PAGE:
Had a minor scrape with the law in the past? New Jersey law permits the expungement of a criminal record in many instances. Expungement is the extraction and isolation of all records on file within any court, detention or correctional facility, law enforcement or criminal justice agency concerning a person's detection, apprehension, arrest, detention, trial or disposition of an offense within the criminal justice system. Records which may be expunged include complaints, warrants, arrests, commitments, processing records, fingerprints, photographs, index cards, "rap sheets" and judicial docket records.
Who is eligible for an expungement? A person convicted of a municipal ordinance, a violation, a misdemeanor, petty disorderly person or disorderly person. A person arrested and never convicted of an offense may apply for expungement, too. A person cannot apply for an expungement if he or she has been previously convicted of a crime in New Jersey or any other jurisdiction and has been adjudged a disorderly person or petty disorderly person on more than two occasions. Conviction of certain types of crimes also disqualify a person from seeking an expungement such as homicide, kidnapping, arson, human trafficking, arson, sexual assault, terrorism, robbery and false imprisonment. The nature of the offense dictates the length of time you must wait before petitioning the court for an expungement.
A person found guilty of violating a municipal ordinance may apply for expungement after two years from the date of satisfaction of the last condition of his/her sentence. Persons convicted of a disorderly persons offense or petty disorderly offense are a eligible to apply for expungement after five years. In most other circumstances, a person may apply for expungement ten years from the date of his or her conviction, payment of the fine, satisfactory completion of probation or parole, or release from incarceration whichever is later.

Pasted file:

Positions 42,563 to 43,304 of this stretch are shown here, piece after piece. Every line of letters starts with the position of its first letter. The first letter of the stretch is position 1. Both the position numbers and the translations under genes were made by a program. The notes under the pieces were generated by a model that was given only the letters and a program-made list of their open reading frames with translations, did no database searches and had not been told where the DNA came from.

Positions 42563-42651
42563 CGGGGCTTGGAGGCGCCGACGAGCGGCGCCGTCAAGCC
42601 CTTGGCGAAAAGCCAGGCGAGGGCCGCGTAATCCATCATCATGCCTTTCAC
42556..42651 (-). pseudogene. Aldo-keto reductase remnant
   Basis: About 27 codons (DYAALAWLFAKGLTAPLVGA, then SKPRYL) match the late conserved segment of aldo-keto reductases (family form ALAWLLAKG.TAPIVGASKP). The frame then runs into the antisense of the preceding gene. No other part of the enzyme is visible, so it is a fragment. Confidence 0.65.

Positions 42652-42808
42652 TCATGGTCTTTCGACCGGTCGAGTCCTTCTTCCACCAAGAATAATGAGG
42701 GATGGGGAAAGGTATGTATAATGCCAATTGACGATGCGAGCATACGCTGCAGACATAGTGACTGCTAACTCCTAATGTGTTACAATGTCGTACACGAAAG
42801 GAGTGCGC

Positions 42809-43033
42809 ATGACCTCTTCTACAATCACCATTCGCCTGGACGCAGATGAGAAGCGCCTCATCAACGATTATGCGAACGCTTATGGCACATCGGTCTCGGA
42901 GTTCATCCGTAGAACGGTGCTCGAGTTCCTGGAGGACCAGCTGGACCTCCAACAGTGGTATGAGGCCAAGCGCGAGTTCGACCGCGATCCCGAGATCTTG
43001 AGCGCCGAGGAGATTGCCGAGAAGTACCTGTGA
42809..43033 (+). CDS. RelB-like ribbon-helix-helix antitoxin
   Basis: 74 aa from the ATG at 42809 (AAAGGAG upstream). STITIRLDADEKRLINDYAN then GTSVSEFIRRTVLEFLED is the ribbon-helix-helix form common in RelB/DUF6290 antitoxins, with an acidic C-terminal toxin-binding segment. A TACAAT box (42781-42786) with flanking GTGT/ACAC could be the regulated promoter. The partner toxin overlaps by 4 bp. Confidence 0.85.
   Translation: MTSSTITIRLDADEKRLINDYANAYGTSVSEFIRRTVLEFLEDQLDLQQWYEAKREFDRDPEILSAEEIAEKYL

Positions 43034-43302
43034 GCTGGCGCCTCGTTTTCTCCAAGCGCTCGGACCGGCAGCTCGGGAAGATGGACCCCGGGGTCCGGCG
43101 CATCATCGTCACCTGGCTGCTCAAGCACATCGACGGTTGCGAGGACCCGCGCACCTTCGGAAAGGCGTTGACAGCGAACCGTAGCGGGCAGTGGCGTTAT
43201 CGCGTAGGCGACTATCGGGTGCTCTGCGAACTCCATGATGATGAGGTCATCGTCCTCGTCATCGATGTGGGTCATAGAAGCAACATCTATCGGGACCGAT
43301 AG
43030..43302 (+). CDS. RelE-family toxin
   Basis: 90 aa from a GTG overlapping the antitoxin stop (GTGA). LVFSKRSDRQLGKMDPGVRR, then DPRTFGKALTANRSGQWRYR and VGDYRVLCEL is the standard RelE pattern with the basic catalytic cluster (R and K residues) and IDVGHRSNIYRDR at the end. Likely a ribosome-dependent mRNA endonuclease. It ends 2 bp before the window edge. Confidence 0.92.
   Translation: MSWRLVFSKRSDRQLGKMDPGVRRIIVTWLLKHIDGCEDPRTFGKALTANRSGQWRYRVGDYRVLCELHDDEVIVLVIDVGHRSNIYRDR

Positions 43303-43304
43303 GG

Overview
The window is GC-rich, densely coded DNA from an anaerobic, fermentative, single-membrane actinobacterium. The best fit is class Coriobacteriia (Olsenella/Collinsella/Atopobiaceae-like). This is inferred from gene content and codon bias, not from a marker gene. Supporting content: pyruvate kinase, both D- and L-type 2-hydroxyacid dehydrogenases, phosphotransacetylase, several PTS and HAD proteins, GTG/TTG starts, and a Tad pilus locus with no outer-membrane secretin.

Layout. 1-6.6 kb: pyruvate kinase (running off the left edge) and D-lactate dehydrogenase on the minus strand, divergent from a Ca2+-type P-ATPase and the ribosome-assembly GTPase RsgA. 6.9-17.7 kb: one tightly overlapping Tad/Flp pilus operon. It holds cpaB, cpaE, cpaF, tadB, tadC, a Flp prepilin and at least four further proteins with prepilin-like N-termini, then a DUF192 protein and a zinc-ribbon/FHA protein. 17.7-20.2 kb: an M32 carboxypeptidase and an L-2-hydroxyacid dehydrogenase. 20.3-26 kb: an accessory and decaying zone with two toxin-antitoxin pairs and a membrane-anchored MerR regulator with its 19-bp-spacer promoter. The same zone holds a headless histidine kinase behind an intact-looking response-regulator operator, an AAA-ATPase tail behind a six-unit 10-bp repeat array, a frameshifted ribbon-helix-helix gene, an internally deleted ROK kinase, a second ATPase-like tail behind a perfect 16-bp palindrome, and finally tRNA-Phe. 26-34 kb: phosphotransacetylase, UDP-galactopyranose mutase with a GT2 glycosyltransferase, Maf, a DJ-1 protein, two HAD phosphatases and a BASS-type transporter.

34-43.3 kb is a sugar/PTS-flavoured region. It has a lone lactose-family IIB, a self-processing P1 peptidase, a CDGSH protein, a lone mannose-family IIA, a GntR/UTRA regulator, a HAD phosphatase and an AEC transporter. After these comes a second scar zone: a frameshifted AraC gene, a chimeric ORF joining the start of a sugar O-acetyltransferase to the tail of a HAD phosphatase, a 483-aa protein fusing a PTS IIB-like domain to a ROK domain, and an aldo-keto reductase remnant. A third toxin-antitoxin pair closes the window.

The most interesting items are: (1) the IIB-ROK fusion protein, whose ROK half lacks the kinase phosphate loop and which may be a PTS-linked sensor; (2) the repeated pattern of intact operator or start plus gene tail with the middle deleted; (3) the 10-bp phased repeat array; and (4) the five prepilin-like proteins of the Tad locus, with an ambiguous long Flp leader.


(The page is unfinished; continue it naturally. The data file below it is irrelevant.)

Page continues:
To apply for an expungement, you must file a petition in superior court in the county where the arrest occurred. The petition must be served on the government and police agencies involved in the arrest and conviction. Once the order of expungement is granted and served on all the appropriate parties, the arrest, conviction and any proceedings related to it are deemed not to have occurred. A petitioner is however, required to disclose an expungement in three circumstances: 1) on a petitioner's verification on a subsequent petition for expungement; 2) to any judge, if the prior charges were dismissed because of the person's acceptance and successful completion of a supervisory treatment or other diversion program and the judge is considering accepting the person into a supervisory treatment or other diversion program for a subsequent criminal charge and 3) if that person is seeking employment within the judicial branch or with a law enforcement or corrections agency. Otherwise, the petitioner is not required to disclose the expunged conviction.
For more information please contact via email James E. Shepard or by phone at 973-538-4700 ext. 120.
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